9. Midhet F, Becker S. Impact of community-based interventions on maternal and neonatal health indicators: Results from a community randomized trial in rural Balochistan, Pakistan. Reproductive Health. 2010;7:30.
  10. Mullany LC, Lee TJ, Yone L, Lee CI, Teela KC, Paw P, et al. Impact of community-based maternal health workers on coverage of essential maternal health interventions among internally displaced communities in eastern Burma: the MOM project. PLoS medicine. 2010;7(8):e1000317.
  11. Mushi D, Mpembeni R, Jahn A. Effectiveness of community based Safe Motherhood promoters in improving the utilization of obstetric care. The case of Mtwara Rural District in Tanzania. BMC pregnancy and childbirth. 2010;10:14.
  12. Purdin S, Khan T, Saucier R. Reducing maternal mortality among Afghan refugees in Pakistan. International journal of gynaecology and obstetrics: the official organ of the International Federation of Gynaecology and Obstetrics. 2009;105(1):82-5.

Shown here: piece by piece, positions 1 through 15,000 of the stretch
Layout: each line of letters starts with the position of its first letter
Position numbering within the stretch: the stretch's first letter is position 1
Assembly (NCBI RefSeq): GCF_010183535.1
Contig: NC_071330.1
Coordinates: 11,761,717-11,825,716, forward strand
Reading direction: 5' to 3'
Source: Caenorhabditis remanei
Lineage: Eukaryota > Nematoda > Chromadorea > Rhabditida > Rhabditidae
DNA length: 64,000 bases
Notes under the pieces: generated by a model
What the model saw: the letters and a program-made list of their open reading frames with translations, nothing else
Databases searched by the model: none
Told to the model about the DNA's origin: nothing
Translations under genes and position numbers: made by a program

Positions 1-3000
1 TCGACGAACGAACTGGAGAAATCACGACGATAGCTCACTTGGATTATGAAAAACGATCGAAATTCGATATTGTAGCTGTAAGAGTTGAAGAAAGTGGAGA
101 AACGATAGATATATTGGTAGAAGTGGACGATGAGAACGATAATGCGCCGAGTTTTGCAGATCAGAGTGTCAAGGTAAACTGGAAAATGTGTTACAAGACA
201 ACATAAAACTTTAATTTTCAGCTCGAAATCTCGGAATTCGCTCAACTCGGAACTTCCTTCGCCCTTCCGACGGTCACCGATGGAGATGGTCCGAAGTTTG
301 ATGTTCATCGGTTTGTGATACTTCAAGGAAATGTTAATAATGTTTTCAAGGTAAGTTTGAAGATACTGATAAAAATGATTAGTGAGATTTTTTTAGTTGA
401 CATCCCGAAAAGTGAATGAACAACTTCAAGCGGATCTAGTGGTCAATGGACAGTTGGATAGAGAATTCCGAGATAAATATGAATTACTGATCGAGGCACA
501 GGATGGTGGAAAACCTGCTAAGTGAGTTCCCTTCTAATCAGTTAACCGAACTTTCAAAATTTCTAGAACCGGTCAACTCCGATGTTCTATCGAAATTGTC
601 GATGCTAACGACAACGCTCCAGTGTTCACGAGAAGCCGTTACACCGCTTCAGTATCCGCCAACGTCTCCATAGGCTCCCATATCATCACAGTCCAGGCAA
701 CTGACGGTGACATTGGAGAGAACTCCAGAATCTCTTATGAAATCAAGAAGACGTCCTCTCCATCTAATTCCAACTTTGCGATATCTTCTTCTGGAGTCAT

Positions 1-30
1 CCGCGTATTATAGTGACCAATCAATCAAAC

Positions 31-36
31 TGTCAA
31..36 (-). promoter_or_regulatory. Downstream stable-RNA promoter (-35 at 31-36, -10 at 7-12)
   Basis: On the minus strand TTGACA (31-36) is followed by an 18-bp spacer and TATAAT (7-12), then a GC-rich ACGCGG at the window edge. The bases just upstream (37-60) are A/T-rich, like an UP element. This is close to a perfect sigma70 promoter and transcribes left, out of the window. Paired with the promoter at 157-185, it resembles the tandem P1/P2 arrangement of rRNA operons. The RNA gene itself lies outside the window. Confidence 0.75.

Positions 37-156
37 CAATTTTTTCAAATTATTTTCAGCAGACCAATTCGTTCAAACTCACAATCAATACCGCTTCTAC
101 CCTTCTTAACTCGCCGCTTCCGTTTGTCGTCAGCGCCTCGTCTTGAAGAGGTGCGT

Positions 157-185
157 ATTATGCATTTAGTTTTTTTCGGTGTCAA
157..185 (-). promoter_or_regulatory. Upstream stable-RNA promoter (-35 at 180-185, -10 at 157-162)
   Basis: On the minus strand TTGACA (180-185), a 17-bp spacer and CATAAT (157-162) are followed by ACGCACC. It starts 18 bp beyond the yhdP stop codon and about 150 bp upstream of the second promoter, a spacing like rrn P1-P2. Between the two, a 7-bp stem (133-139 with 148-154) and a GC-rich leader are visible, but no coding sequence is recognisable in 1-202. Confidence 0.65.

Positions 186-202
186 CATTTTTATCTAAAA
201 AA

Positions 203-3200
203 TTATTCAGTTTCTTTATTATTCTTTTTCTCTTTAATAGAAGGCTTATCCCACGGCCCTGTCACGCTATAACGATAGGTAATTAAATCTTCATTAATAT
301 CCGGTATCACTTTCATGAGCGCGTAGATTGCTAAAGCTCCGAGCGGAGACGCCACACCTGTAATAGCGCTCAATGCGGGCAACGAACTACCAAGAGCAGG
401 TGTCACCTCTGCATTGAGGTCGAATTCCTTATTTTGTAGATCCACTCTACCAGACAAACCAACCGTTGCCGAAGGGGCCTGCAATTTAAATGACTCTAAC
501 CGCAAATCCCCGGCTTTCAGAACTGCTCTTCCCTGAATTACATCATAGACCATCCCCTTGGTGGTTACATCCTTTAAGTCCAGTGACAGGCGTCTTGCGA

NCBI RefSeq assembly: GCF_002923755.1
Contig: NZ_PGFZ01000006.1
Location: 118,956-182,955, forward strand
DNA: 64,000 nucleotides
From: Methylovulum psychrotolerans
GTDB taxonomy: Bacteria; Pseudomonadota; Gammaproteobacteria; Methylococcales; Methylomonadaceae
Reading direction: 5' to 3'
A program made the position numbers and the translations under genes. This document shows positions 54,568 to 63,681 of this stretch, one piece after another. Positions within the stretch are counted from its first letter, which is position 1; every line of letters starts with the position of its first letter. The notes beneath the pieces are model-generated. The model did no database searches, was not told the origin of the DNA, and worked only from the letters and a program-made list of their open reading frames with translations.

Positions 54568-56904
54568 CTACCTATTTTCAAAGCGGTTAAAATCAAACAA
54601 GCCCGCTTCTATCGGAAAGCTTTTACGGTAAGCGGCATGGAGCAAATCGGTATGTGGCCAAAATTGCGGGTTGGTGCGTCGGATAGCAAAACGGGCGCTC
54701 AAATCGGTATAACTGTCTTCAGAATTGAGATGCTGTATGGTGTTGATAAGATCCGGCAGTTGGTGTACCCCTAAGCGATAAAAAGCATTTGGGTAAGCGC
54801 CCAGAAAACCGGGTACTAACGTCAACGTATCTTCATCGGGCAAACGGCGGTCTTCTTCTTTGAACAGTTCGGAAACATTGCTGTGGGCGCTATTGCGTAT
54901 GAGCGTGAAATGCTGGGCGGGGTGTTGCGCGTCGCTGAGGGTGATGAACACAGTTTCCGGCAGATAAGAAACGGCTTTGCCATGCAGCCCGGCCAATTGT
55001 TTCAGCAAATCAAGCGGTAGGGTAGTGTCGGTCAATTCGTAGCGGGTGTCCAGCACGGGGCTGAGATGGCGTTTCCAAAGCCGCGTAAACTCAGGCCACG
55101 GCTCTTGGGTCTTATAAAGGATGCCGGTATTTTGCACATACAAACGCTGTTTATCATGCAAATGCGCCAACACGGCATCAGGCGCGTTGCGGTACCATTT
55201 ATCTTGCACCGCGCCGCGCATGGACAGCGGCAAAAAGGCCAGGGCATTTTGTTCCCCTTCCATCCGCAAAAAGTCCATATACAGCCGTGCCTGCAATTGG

13. Sinha D. Empowering communities to make pregnancy safer: an intervention in rural Andhra Pradesh: Population Council; 2008.
  14. Sood S, Chandra U, Mishra P, Neupane S. Measuring the effects of behavior change interventions in Nepal with population-based survey results. 2004.
  15. Sood S, Chandra U, Palmer A, Molyneux I. Measuring the effects of the SIAGA behavior change campaign in Indonesia with population-based survey results. 2004.
  16. Turan JM, Tesfagiorghis M, Polan ML. Evaluation of a community intervention for promotion of safe motherhood in Eritrea. Journal of midwifery & women's health. 2011;56(1):8-17.
  17. Varkey LC, Mishra A, Das A, Ottolenghi E, Huntington D, Adamchak S, et al. Involving men in maternity care in India. New Delhi: Population Council. 2004:62.
  18. Sahip Y, Turan JM. Education for expectant fathers in workplaces in Turkey. Journal of biosocial science. 2007;39(6):843-60.

 

Citation: WHO recommendation on interventions to promote the involvement of men during pregnancy, childbirth and after birth (2015). WHO Reproductive Health Library; Geneva: World Health Organization.